The first benchmark we will be running is Cinebench and found the Sony VAIO Tap 20 with the Intel Core i5-3317U processor scored 11.97 FPS on the OpenGL benchmark and then 2.31 points on the multi-core CPU test.
Next up we have 3DMark! We ran the Ice Storm benchmark for mobile devices and entry-level PCs and found an overall score of 28750.
A quick look at the memory performance showed just 9.2 GB/s of bandwidth on the 4GB of DDR3 1600MHz memory! The Sony Tap 20 4GB DDR3 model comes with just one 4GB DDR3 module, so it runs in single channel memory mode and not dual.
When it comes to CPU performance we ran the Sandra Processor Multi-Media benchmark and found an overall aggregate score of 82.35MPix/s.
A quick run of CrystalDiskMark v3.0.2 showed the sequential read speed at 77.35 MB/s and the write speed at 72.53 MB/s! The Sony Tap 20 uses a 750GB traditional hard drive that spins and 5400 RPM and it should be the number one thing on the upgrade list and the sole reason that this laptop feels sluggish when opening applications, updating Windows 8 or any disk intensive task!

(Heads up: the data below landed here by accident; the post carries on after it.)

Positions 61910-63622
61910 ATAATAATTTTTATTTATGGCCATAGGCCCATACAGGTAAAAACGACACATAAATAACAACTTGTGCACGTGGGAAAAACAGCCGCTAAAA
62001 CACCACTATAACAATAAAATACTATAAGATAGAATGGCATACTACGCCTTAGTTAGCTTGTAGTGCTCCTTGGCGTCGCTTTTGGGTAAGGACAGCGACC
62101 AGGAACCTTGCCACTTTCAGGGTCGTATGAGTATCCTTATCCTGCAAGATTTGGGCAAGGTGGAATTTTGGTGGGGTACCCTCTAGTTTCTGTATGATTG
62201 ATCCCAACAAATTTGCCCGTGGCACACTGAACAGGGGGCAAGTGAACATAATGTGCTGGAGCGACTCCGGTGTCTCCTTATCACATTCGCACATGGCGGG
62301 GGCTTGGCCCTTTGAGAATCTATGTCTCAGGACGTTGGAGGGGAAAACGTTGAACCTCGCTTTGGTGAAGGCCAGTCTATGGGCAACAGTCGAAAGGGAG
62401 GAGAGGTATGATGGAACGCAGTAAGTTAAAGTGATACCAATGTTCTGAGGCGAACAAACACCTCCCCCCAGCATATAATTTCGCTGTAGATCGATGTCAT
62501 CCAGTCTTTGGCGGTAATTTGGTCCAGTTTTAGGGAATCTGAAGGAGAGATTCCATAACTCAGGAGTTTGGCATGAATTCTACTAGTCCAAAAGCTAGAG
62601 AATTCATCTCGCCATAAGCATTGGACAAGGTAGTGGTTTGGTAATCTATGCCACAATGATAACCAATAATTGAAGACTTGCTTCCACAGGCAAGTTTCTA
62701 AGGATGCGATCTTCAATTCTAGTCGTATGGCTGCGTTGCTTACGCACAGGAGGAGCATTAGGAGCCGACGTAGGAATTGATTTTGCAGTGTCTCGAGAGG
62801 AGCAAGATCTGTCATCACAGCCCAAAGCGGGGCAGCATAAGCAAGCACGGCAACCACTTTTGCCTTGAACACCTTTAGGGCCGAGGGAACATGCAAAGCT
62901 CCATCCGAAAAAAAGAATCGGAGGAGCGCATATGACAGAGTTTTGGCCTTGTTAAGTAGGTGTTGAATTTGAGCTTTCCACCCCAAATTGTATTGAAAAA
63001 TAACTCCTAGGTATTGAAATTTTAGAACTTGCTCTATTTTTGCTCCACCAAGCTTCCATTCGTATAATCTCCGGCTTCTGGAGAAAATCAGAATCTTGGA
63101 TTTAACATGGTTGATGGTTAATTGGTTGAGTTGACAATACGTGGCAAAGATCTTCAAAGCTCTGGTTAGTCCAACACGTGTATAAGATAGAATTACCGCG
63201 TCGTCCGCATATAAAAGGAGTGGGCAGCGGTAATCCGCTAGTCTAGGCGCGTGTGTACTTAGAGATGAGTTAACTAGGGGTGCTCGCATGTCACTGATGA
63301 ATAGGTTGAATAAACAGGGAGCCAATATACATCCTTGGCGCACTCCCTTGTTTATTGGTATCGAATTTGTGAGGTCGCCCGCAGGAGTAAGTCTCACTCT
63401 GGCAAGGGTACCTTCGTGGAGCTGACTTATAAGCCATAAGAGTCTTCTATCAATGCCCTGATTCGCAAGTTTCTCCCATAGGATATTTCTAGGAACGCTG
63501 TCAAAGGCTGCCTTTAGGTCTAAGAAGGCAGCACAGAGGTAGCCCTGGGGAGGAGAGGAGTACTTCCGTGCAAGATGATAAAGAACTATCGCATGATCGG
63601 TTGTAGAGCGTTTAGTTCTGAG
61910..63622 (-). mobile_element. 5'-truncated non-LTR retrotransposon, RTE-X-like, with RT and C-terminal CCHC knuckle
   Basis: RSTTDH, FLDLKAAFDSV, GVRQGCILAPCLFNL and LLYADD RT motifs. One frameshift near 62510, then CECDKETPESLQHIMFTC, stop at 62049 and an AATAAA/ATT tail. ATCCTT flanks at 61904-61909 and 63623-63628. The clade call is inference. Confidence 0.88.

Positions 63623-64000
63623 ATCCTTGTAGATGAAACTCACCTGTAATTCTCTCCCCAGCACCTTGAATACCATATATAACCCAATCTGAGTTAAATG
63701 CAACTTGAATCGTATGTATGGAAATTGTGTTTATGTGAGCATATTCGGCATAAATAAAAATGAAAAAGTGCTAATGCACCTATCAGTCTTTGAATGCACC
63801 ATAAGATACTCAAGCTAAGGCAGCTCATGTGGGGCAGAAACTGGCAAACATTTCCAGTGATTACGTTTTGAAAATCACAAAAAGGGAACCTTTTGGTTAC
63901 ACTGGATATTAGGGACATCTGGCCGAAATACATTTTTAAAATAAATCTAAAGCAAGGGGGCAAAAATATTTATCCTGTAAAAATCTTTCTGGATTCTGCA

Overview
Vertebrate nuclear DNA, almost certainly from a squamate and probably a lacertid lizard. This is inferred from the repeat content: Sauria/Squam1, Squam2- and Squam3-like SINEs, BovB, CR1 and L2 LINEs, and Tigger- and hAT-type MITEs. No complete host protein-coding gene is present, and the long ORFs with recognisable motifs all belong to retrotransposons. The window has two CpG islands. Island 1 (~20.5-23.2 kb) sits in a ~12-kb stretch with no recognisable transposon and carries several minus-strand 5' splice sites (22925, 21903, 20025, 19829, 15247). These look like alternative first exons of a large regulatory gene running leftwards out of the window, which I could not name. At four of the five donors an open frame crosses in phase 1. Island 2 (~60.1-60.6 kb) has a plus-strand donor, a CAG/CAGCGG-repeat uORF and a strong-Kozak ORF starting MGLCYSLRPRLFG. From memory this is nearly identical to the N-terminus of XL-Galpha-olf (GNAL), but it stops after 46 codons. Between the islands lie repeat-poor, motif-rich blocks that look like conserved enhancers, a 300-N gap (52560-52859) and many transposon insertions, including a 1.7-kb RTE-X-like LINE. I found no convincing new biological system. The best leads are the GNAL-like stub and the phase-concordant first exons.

For example when installing VLC media player the Sony Tap 20 became very sluggish and we noticed that the disk usage was 100% with Windows 8 reporting an average response time of 6237 ms (6.2 seconds). That is an insanely high response time and the hard drive is the weak link in this AIO PC. So, be prepared to throw away the Hitachi HTS54757A9E384 hard drive! 5400RPM and 8MB of cache just doesn’t do it these days!
Geekbench is pretty popular these days, so we ran the free 32-bit version to see how the Sony Tap 20 performs. We got an overall Geekbench score of 4589 with Geekbench 2.4.2.
The Sony Tap 20 was found to be very power efficient and used just 19.7 Watts when at idle and was right around 30 Watts for general web surfing!
We fired up Prime95 64-bit v27.9 and found the system to be rock solid at full load overnight. When running Prime95 we saw the system hit 42.7 Watts, which isn’t bad for the entire AIO PC! The Sony VAIO Tap 20 shouldn’t cause you to run up your electric bill and is likely much more power efficient than the old desktop PC that you might be replacing.